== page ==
Improved Exports Helps Malaysia’s Economy Gather Momentum in Q4
Malaysia’s economy grew at a much faster rate during the final quarter of last year. Its resilient exports were largely responsible for helping to promote growth despite the global slowdown from the US-China trade war.
The country’s central bank – Bank Negara Malaysia- is expecting the economy to hold steady in its growth, thanks to the growing demand for Malaysian exports. This demand for exports is expected to provide support for the country’s steady economic growth in 2019. The central bank is also expecting inflation rates to be higher than average this year due to benign cost pressures in 2018.
The solid growth in its gross domestic product was well received by Prime Minister Mahathir Mohamad’s administration. The administration had been facing growing discontent by the public over the rise in the cost of living since the administration took power.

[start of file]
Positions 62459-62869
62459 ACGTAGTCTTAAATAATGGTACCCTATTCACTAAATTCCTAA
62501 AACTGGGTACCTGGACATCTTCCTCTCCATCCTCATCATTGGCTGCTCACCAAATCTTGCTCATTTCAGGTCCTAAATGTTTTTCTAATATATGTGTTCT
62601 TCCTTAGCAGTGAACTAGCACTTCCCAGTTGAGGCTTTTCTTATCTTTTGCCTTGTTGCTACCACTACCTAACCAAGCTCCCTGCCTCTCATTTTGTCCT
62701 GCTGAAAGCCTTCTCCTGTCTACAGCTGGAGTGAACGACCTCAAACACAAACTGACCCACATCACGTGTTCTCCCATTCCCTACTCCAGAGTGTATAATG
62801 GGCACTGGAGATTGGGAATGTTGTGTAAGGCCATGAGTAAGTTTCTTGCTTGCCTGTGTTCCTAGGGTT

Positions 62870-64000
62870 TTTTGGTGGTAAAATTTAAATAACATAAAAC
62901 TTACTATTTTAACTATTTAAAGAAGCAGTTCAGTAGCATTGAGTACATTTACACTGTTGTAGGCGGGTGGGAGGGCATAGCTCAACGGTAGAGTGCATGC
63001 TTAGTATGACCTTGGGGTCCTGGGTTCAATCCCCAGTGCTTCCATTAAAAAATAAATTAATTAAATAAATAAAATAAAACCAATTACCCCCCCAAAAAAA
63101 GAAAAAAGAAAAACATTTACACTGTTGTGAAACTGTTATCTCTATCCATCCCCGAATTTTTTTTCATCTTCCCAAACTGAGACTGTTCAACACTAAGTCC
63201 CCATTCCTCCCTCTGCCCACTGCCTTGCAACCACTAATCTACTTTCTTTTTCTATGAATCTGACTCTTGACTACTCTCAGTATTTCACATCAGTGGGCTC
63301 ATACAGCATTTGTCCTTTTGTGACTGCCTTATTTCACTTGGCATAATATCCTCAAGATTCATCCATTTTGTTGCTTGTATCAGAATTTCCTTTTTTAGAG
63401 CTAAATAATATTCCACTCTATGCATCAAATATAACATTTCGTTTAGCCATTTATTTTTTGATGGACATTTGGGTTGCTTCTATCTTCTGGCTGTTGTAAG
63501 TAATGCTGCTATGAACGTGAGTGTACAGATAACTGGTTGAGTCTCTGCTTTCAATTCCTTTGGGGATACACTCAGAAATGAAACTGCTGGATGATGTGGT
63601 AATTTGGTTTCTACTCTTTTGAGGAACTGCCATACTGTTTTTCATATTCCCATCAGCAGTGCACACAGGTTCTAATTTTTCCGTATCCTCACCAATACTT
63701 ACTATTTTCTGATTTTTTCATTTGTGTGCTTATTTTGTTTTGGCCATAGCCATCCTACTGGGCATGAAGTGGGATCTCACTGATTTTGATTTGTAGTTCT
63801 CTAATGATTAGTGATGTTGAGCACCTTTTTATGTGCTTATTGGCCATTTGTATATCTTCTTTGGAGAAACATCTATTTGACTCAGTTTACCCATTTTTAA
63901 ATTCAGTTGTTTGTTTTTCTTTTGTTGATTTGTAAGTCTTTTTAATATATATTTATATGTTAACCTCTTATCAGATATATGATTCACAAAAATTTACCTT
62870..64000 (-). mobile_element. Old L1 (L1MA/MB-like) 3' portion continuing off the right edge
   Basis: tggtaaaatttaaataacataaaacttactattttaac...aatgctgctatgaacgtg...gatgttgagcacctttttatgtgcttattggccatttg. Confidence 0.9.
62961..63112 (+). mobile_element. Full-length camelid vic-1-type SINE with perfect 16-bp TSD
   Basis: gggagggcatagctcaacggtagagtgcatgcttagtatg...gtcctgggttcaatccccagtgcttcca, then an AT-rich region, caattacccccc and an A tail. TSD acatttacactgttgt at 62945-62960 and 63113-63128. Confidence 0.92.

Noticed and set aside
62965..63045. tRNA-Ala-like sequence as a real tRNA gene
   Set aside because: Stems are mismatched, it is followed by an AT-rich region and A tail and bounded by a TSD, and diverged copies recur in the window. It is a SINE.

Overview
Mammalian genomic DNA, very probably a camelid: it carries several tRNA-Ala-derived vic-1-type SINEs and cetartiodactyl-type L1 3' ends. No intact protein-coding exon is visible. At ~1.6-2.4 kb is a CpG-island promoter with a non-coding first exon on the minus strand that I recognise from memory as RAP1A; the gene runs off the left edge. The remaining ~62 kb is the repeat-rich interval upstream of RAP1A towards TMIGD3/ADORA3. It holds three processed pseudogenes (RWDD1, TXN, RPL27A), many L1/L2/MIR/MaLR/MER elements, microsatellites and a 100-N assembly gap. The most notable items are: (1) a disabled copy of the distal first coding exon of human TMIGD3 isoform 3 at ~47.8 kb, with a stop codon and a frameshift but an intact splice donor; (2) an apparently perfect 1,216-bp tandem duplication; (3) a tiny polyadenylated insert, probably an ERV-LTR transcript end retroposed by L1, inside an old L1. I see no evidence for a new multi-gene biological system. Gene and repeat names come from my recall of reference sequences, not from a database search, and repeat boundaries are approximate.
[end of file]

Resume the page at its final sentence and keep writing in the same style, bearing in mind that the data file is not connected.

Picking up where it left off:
Improved Exports Can’t Help Malaysia’s Economic in Long Term
However, the gains from these improved exports are unlikely to be sufficient to propel Malaysia’s sustained economic rebound. Slowing investments and private consumption during the October-December period of last year was a contributing factor to this. London-based economic research firm, Capital Economics, stated that consumption growth is likely to slow further as a result from the scrapping of the Goods and Services Tax.
Other factors are also likely to hamper economic growth. Fiscal policy for one, is set to weigh on domestic demand as the government works to reduce deficit. While private consumption continues to be a key driver of Malaysia’s economy, it grew at a much slower pace of 8.5% during Q4.
Malaysia’s trade surplus also experienced a rise of 6.9% annually during Q4. It’s current account surplus grew to RM10.8 billion during the October-December period. The ringgit also experienced a 1.5% rebound at the start of the year, having depreciated 1.8% on the dollar last year.